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My Best Friend’s Son’s Wedding: Heartwarming, Humourous And With Many Plot Twists
Title: My Best Friend’s Son’s Wedding
Author: Zarreen Khan
Publisher: Harper Collins India
Published: 18 September 2020
Page count: 253
Price: INR 299
Available at www.amazon.in
After her second book “Koi Good News?” which was a satire on society’s intrusion on a couple’s pregnancy, author Zarreen Khan enthrals us once again with another humourous story - “My Best Friend’s Son’s Wedding”. This is an endearing story about love, friendship, family ties, and serendipity, with a hilarious narrative (occasionally the “laughing out loud” kind).
Minty Sood, the protagonist of this story, is a forty-two year old socialite from an illustrious South Delhi family, and is a single mother to a twenty-two year old boy. Often seen with the capital’s crème-de-la crème, Minty with her age-defying beauty, and charming personality has been wooed by some of the most eligible bachelors, yet she promptly writes them off.
But Puneet Bhalla, who runs a shipping business in London, manages to sweep her off her feet, and she accepts his marriage proposal. The two had been running a shelter home together, and their romance was just brewing.
Before she could break this news to her son Parth, the young boy announces his decision to marry his girlfriend Pooja Thukral, in a few months’ time. This triggers a whirlpool of emotions in Minty, though she regains her calm soon, knowing that she can always trust Parth’s decisions, including his choice to shun the family’s hospitality business, to take up a job in Mumbai instead.
What follows is a comical drama with relatable characters, involving high emotions, fragile egos, and nervous adults, as the families meet, and prepare for the supposedly low-key destination wedding. Zarreen lays out this perfectly paced story in simple, no-frill words, and a bit of Hinglish. The hullabaloo around a friend’s bachelorette party, and a Punjabi family wedding are captured to a T.
Murphy’s Law that if something can go wrong, it will, perfectly describes the situation in which Minty often finds herself. Her only saving grace is her childhood friend Kriti Vasani, with whose help she wiggles out of difficult situations, well almost always! But now with two weddings in the family, Minty finds herself torn between her responsibilities towards her son, and a love-struck Bhalla.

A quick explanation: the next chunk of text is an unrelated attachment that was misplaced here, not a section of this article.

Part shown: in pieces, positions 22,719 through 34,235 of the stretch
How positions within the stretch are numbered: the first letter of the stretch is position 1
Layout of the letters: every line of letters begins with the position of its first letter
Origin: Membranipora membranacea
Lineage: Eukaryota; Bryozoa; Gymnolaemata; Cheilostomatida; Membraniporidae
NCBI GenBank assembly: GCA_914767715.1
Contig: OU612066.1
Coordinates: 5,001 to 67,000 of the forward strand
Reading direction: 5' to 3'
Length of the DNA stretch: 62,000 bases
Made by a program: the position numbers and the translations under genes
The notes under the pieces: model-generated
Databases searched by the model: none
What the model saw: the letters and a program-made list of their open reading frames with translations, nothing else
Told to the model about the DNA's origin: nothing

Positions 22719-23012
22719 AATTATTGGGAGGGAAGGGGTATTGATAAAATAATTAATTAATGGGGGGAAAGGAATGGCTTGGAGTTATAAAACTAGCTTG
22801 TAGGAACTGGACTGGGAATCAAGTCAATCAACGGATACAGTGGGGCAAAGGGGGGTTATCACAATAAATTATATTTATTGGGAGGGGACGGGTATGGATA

While the humour seems to go overboard occasionally, it does not disrupt the storyline in any way. Zarreen manages to keep the story moving, and the reader engaged through many twists in the plot. One of the mysteries that stays till the very end, is the identity of Miss Muffet, a gossip-column writer who splashes every detail of Minty’s clandestine romance across a tabloid.
This is a constant worry for Minty, as she fears being judged by the Thukrals, who have already expressed their concerns of having a son-in-law from a high-society family. While tiptoeing through this minefield, Minty also carries the guilt of a past romantic relationship on her slender shoulders.
I liked the way in which the story unfurls, seamlessly moving between the past and the present. Zarreen has invested ample scenes to bring out the strength of each character, and the ties that they share, especially the strong bond that Minty shares with Parth, and also with Kriti. Kriti’s husband is a well-carved out character in this story, and by all means the most adorable. I would have liked the story to flesh out some more of Pooja’s character, as there is not much that we learn about this bride-to-be.
I had one reservation with the story, which I felt did not blend well with Minty’s character. When Parth mentions that Pooja is three years older to him, Minty lets out a squeak, and asks him to reconsider his marriage decision. This comes as a surprise as she is otherwise portrayed to be a woman with liberal beliefs, and her fiancé may also be younger to her.
Overall, Zarreen handles the subject of remarriage aptly, where a single mother falls in love and decides what is best for herself, rather than giving in to any societal or family pressures. I see it as a celebration of the free spirit of today’s woman, except that realistically speaking this may still be an upper-class privilege.
Like Zarreen’s previous two books, this one too is unputdownable, and has emotions that tug to your heart in more ways than one. It is an entertaining read for the weekend, and appeals to readers of all ages (I am keen to know the cast of the upcoming web series to be based on this book).
-- Jacquiline Roberts Singh
(Singh is an independent writer based in New Delhi)